Everyone’s time is different. The conversation renewed our interest about the multiplicities of times. After about an hour of conversation, we didn’t get to reach the consensus. Maybe that’s rather revealing about the nature of consensus. However, on the process we agreed to live in this moment, and to reflect that we have already made a consensus to be present here and now. It may have been an unachievable question to begin with. After all, similarly to the ‘moment’, an intentionally obscure term that may mean anything, Consensus was intentionally designed to provoke conversation. On the first day, we agreed that we can’t reach a consensus, and the on the second day we listed up a guidance for the consensus which every participant contributed one statement. Everyone got three stickers to pick their choice, an exercise in primitive democracies of time (The picture above).
The project involves complex technical system: custom hardware and software, web client and server that we were developed for the project. There’s no romance in procrastination and the team has done an incredible amount of work in the past month to prepare for the past week. However, we were working until the last minute to put all the pieces together. The delay was partly due our insistence to do things the right away, and to hand build as much as possible, and to consider the fabrication and development process as part of the artistic exploration.
We had a working system on Friday, one day before the event. Until that point, we were working with technical challenges and unknowns because there wasn’t a way of testing the system before completing the hardware. Only when then Timekeepers were assembled, we were able to control it from the server. Many of the technical challenges were overcome by the team making fast adjustments as we go.
The team had a nice division of responsibilities and specialties. I spent most time to build the Timekeepers and a cart for them, soldering the electronics and glueing the CNC cut boxes and plan the performance. E Roon was leading the design of the website, UX and facilitating the communication between the developers. On top of conceptualizing the project together, E Roon also handled communication with the museum and the collaborators with me. It has been a super fun and exciting experience to work with Jon Moeller, a fantastic artistic engineer who designed the hardware and designed the system in general. Jon worked with Wonyoung So who built the client- server architecture and back end. Much of the website and the server was coded by Wonyoung who joined us from Cambridge in very late nights. The prompts for the performance were prepared by Charlotte Stiles. Anastasis Germanidis hacked the large 7 segment displays to display the participants personal time. Anastasis also began working on ios hacks which will apply Personal time to the end users devices. Joel Ferree of LACMA Art + Technology Lab made the event possible by promoting and organizing two days of public event.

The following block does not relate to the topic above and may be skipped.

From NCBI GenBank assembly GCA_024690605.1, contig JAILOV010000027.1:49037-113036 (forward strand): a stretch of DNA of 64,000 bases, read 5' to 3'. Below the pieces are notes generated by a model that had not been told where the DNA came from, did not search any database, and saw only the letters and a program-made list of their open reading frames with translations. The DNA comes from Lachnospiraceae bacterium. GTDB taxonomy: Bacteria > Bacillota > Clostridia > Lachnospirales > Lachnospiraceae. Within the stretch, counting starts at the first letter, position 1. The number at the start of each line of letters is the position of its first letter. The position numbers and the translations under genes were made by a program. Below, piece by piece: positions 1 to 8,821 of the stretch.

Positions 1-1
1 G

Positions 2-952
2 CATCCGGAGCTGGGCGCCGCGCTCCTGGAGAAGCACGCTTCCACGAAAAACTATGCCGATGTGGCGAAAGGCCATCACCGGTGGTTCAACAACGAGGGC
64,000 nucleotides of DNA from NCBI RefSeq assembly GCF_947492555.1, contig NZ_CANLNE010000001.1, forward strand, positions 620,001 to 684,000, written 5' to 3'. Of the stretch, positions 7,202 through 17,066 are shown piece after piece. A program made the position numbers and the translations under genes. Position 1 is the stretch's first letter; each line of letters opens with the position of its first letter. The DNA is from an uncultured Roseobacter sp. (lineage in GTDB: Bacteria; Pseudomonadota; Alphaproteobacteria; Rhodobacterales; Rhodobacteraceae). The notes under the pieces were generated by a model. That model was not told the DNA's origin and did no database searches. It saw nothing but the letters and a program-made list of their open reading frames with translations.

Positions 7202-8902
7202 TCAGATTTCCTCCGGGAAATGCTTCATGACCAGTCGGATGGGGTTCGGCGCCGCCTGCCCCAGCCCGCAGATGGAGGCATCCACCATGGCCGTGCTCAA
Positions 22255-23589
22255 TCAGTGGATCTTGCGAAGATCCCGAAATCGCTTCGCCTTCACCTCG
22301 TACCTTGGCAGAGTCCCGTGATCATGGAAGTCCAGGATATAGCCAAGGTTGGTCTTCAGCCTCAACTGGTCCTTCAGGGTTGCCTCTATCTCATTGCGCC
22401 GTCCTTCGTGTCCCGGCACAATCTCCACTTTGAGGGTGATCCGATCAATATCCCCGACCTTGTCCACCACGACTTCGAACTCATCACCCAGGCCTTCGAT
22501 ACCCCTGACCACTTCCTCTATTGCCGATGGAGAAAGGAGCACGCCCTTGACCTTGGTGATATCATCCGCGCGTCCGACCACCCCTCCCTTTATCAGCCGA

The external box for the Personal timekeepers were CNC cut in a Build it Makerspace in Los Alamitos, about an hour and half from LA. It was across the street from the high school I went to some time ago. I had the pleasure of visiting the concrete creek I used to go do nothing. The boxes were assembled in the backyard of a house we rented in Venice beach.
On the first day, the anticipation of event was met with a surprise rain. Someone said “It never really rains like this in L.A.” The rain was something more familiar to the tropical places, thunderstorm accompanied by lightening and sudden splash. As we neared the museum, it became apparent the rain will continue throughout the day.
The system worked well in general except when the FONA board (GSM module) lost signal. In that case, the system had to be reset. There was no reset button in the hardware, this meant whenever there’s a glitch, we had to open the box, unscrew four small screws and turn off the GSM modem and unplug the battery for Raspberry Pi and plug it back in. This made the debugging inefficient.
Now, it’s 9:15 AM, I’m writing this at the Business center of Line Hotel in Koreatown, LA. I will come back this afternoon. To be continued.